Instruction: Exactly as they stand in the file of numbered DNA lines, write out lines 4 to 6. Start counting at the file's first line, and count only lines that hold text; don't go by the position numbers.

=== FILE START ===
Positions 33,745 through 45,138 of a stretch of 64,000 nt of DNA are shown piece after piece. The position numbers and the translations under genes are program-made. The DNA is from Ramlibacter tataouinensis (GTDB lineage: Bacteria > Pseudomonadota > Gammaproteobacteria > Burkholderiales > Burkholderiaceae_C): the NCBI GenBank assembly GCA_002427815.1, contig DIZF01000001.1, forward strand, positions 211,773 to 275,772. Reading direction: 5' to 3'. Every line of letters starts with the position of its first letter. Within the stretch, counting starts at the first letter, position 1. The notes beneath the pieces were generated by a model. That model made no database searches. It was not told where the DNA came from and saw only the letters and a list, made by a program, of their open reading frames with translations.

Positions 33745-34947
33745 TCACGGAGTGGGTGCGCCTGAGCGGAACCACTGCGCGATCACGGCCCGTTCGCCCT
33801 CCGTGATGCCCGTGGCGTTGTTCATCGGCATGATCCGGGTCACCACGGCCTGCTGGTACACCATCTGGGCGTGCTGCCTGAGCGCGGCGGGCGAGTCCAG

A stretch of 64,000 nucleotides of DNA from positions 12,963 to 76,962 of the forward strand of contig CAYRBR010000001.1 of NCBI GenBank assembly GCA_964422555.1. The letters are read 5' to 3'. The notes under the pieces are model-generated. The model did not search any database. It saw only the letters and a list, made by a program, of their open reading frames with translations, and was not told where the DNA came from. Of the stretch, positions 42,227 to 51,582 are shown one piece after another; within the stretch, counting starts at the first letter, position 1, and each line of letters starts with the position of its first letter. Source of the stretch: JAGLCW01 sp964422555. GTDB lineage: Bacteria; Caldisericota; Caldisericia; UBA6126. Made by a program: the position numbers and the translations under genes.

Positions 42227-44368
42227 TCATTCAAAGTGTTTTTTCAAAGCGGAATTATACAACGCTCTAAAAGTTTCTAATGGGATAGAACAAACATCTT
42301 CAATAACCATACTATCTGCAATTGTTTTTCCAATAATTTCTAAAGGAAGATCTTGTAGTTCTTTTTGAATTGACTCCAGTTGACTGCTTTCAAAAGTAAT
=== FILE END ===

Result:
33801 CCGTGATGCCCGTGGCGTTGTTCATCGGCATGATCCGGGTCACCACGGCCTGCTGGTACACCATCTGGGCGTGCTGCCTGAGCGCGGCGGGCGAGTCCAG

A stretch of 64,000 nucleotides of DNA from positions 12,963 to 76,962 of the forward strand of contig CAYRBR010000001.1 of NCBI GenBank assembly GCA_964422555.1. The letters are read 5' to 3'. The notes under the pieces are model-generated. The model did not search any database. It saw only the letters and a list, made by a program, of their open reading frames with translations, and was not told where the DNA came from. Of the stretch, positions 42,227 to 51,582 are shown one piece after another; within the stretch, counting starts at the first letter, position 1, and each line of letters starts with the position of its first letter. Source of the stretch: JAGLCW01 sp964422555. GTDB lineage: Bacteria; Caldisericota; Caldisericia; UBA6126. Made by a program: the position numbers and the translations under genes.

Positions 42227-44368